Dealing with Obsessive Compulsive Disorders (OCD)

March 2020| 5 mins to read

OCD is when you are experiencing intrusive, obsessional thoughts, this can manifest into irrational ways of seeing and viewing things in your mind. Compulsions are when you are unable to help to carry out specific daily rituals.

The causes and effects of Obsessive-Compulsive Disorder (OCD) and the impact this can have on your emotional and mental well-being.

What is Obsessive-Compulsive Disorder (OCD)?

Obsessive-compulsive disorder (OCD) is an anxiety disorder in which people have recurring, unwanted thoughts, ideas or sensations (obsessions) that make them feel driven to do something repetitively (compulsions). We all have experience OCD ‘like’ thoughts and behaviours. You might have fantasies about getting ill, worrying about various kinds of safety, and catastrophising situations or interactions you have had with others. It doesn’t mean these obsessions are necessarily symptoms of OCD. While these thoughts look the same as what you would see in OCD, someone without OCD may have these thoughts, be it momentarily, and then forget about them.

There are some things you can try to help yourself manage these thoughts and behaviours to improve you’re well being. Different things work for different people at different times. It can be useful to manage your stress, as stress and anxiety can make OCD symptoms worse, practising techniques like mindfulness and writing down your feelings can help you to reduce how you are feeling.

If your experience of OCD behaviours is extreme, you are unable to control your thoughts and compulsions, and they are interfering with your daily life, you may have an obsessive-compulsive disorder (OCD).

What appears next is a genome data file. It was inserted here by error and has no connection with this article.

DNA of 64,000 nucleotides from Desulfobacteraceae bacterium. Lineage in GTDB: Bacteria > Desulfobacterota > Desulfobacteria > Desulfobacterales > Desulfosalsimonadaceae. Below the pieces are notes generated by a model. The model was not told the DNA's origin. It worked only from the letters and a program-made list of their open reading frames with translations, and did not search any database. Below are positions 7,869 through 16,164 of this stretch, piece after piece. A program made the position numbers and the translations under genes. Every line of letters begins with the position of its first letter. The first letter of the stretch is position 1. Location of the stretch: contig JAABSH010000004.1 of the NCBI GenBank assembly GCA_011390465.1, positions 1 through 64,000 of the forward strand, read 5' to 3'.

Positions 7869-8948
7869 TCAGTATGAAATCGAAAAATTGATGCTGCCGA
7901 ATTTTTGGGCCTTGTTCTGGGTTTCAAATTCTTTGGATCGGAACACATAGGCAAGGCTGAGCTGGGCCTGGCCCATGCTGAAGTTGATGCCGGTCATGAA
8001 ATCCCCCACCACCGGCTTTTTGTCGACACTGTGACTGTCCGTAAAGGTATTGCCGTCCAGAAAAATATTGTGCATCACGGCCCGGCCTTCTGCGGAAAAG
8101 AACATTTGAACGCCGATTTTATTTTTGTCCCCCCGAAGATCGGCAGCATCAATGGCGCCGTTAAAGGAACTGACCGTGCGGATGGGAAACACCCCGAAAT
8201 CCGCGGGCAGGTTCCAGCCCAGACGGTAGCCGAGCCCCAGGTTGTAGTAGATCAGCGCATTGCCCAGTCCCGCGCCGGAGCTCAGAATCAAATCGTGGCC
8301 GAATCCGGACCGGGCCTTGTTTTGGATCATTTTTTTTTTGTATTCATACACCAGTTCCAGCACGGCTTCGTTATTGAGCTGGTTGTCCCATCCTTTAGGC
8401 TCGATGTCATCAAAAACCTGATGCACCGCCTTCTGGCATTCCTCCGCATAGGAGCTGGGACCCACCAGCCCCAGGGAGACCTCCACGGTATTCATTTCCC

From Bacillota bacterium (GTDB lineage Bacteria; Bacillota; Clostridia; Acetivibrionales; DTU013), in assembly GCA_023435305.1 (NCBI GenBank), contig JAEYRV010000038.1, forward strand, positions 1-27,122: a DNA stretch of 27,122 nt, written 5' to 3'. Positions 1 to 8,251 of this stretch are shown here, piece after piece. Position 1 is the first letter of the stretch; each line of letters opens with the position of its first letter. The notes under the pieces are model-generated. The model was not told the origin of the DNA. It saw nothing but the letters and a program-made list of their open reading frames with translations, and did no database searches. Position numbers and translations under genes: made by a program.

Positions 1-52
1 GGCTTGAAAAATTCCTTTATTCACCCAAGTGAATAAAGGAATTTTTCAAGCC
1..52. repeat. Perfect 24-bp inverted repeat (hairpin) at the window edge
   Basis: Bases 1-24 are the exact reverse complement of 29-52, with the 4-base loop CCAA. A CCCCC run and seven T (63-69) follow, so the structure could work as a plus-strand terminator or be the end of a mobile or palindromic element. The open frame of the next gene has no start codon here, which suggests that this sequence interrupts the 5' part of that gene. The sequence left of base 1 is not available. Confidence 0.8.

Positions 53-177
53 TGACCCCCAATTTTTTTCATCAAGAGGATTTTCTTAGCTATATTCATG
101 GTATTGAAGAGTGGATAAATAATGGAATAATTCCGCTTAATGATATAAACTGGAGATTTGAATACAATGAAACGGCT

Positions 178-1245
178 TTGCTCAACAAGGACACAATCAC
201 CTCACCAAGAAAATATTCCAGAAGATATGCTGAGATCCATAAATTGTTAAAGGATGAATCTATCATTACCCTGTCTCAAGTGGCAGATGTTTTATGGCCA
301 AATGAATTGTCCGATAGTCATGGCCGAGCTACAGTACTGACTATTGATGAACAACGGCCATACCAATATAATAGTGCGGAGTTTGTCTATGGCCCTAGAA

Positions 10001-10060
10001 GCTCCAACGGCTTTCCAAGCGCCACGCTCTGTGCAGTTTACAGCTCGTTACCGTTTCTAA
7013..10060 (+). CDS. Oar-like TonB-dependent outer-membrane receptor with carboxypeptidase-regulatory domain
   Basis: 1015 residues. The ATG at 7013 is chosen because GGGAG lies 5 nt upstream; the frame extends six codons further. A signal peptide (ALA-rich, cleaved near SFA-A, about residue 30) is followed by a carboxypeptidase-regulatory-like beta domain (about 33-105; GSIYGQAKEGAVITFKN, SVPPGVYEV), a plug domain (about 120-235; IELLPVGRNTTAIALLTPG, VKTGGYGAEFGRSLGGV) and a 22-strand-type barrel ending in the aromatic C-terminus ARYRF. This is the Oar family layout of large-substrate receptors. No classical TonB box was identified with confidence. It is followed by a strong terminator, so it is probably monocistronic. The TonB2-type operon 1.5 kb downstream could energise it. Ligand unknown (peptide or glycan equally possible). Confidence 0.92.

In extreme cases of OCD, it can lead to uncontrollable intrusive thoughts and behaviours, and it may prevent you from being able to do day to day things that affect how you are functioning. If left untreated, the OCD can start to significantly impact your mental and emotional well-being. It is essential if this is happening you seek medical attention and support.

How can Obsessive-Compulsive Disorder (OCD) affect me?

OCD can cause you a great deal of distress in your life and manifests in many varying ways which are unique to you. When experiencing irrational thinking, this can create scenarios in your mind about urges you may have and want to act out.
The following thoughts and behaviours below are typical for those suffering from OCD:

Obsession thoughts you may have:

  • Fear of being contaminated with germs or dirt by shaking hands with another person or touching objects that are not yours.
  • Feeling intensely stressed out when certain belonging are not facing in the same direction (need for order and symmetry).
  • Constant doubt that you locked the door to your house/car and/or turned your stove off
  • Thoughts about horrifically hurting yourself or hurting others.
  • Obsessive thoughts about shouting inappropriate things or obscenities.
  • Feeling stressed out when you replay unwanted sexual images in your head repeatedly.
  • Fear of being embarrassed.
  • Excessive doubt and need for reassurance.

Obsessive behaviours you can have:

  • Excessive hand washing, often causing your hands to become raw and sometimes bleed.
  • Patterned counting behaviours.
  • Repeated checking that the stove is turned off.
  • Repeated checking of door locks.